After these events the Scots entered Northumberland in strength, wasting all the land, committing arson, pillage, and murder, and advancing almost as far as the town of Newcastle ; from which, however, they turned aside and entered the county of Carlisle. There they did as they had done in Northumberland, destroying everything, then returned into Northumberland to lay waste more completely what they had left at first ; and re-entered Scotland on the feast of S. Cecilia, Virgin and Martyr." (5)

1. Father of Walter Stewart who, by his marriage with Marjory, daughter of Robert I., became progenitor of the Stuart dynasty.
2. 8th September.
3. Ponte obturato
4. Other writers say the skin was cut up into horse-girths.
5. 22nd November

1297 - from the Guisborough Chronicle
"At that time the praise of God ceased in all the monasteries and churches of the whole province from Newcastle to Carlisle. All the monks, canons regular and the rest of the priests and ministers of the Lord, together with almost the whole of the people fled from the face of the Scot."

1298 - Falkirk - from The Lanercost Chronicle
"Meanwhile, truce was made between the King of France and the King of England, and the king returned to England, and finding how the Scots had risen in his absence, he assembled an army and directed his march towards Scotland, and having entered that country, he passed through part thereof.

So on the festival of the blessed Mary Magdalene (1) the Scots gave him battle with all their forces at Falkirk, William Wallace aforesaid being their commander, putting their chief trust, as was their custom, in their foot pikemen, whom they placed in the first line. But the armoured cavalry of England, which formed the greater part of the army, moving round and outflanking them on both sides, routed them, and, all the Scottish cavalry being quickly put to flight, there were slain of the pikemen and infantry, who stood their ground and fought manfully, sixty thousand, according to others eighty thousand, according to others one hundred thousand ; (2) nor was there slain on the English side any nobleman except the Master of the Templars, with five or six esquires, who charged the schiltrom of the Scots too hotly and rashly.

Having thus entirely overcome the enemies of our king and kingdom, the army of England marched by one route to the Scottish sea,(3) and returned by another, in order to destroy all that the Scots had spared before. But on the approach of winter the king dismissed the nobles of England to their own estates, and undertook the guard of the March himself with a small force for a time. But before Christmas he returned to the south, having disbanded the aforesaid guards upon the March."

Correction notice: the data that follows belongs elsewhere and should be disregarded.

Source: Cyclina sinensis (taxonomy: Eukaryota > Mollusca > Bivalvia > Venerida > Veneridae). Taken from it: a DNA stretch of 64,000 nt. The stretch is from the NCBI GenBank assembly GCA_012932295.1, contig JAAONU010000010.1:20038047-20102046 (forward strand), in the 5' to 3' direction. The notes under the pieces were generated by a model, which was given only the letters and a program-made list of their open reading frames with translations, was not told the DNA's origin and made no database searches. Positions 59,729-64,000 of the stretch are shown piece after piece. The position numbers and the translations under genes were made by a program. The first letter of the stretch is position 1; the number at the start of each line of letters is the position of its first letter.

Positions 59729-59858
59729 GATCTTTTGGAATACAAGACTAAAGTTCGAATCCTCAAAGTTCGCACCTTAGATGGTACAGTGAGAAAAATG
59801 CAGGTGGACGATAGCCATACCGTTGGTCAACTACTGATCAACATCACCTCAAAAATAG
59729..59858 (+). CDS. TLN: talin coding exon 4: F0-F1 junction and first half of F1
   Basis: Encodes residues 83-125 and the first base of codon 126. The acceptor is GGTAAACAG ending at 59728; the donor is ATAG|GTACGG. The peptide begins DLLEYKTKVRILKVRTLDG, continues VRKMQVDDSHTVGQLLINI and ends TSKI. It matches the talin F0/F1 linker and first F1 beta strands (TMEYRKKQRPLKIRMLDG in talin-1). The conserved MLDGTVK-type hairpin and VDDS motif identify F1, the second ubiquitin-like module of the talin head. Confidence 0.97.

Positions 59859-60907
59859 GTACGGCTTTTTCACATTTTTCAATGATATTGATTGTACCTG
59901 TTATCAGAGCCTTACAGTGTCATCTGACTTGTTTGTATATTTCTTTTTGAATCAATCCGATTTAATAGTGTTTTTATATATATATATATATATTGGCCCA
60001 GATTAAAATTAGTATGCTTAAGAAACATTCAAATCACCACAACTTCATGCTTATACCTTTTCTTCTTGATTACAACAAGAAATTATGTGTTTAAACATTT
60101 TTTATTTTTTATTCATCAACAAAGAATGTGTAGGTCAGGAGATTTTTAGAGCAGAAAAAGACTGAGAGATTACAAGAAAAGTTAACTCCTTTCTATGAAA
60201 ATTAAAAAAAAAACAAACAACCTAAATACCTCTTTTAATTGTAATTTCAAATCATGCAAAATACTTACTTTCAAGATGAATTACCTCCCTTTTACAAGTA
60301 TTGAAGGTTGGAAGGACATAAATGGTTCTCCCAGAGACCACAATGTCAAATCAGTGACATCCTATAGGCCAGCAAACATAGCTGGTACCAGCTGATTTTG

1. 2nd July.
2. Walsingham estimates the loss of the Scots at 60,000, Hemingburgh at 56,000 - both preposterous figures, far exceeding the total of Wallace's forces. The only trustworthy data whereby to estimate the English losses is found in the compensation paid by King Edward for 111 horses killed in the action.
3. Firth of Forth.

Wallace to the troops - from The Rishanger Chronicle
"I have browght yowe to the rynge, hoppe yef ye kunne (I have brought you to the ring, now dance if you can)"

The schiltroms - from The Guisborough Chronicle
"made up entirely of spearmen, standing shoulder to shoulder in deep ranks and facing towards the circumference of the circle, with their spears slanting outwards at an oblique angle."

Around the schiltroms - from The Rishanger Chronicle
"a great number of long stakes fixed into the ground and tied together with cords and ropes like a fence so that they would obstruct the passage of the English."

Battle of Falkirk - from John of Fordun.
"In the year 1298, the aforesaid king of England, taking it ill that he and his should be put to so much loss and driven to such straits by William Wallace, gathered together a large army, and, having with him, in his company, some of the nobles of Scotland to help him, invaded Scotland. He was met by the aforesaid William, with the rest of the magnates of that kingdom ; and a desperate battle was fought near Falkirk, on the 22d of July. William was put to flight, not without serious loss both to the lords and to the common people of the Scottish nation. For, on account of the ill-will, begotten of the spring of envy, which the Comyns had conceived towards the said William, they, with their accomplices, forsook the field, and escaped unhurt. On learning their spiteful deed, the aforesaid William, wishing to save himself and his, hastened to flee by another road. But alas ! through the pride and burning envy of both, the noble Estates (communitas) of Scotland lay wretchedly overthrown throughout hill and dale, mountain and plain. Among these, of the nobles, John Stewart, with his Brendans ; Macduff, of Fife ; and the inhabitants thereof, were utterly cut off. But it is commonly said that Robert of Bruce, - who was afterwards king of Scotland, but then fought on the side of the king of England - was the means of bringing about this victory. For, while the Scots stood invincible in their ranks, and could not be broken by either force or stratagem, this Robert of Bruce went with one line, under Anthony of Bek, by a long road round a hill, and attacked the Scots in the rear ; and thus these, who had stood invincible and impenetrable in front, were craftily overcome in the rear. And it is remarkable that we seldom, if ever, read of the Scots being overcome by the English, unless through the envy of lords, or the treachery and deceit of the natives, taking them over to the other side."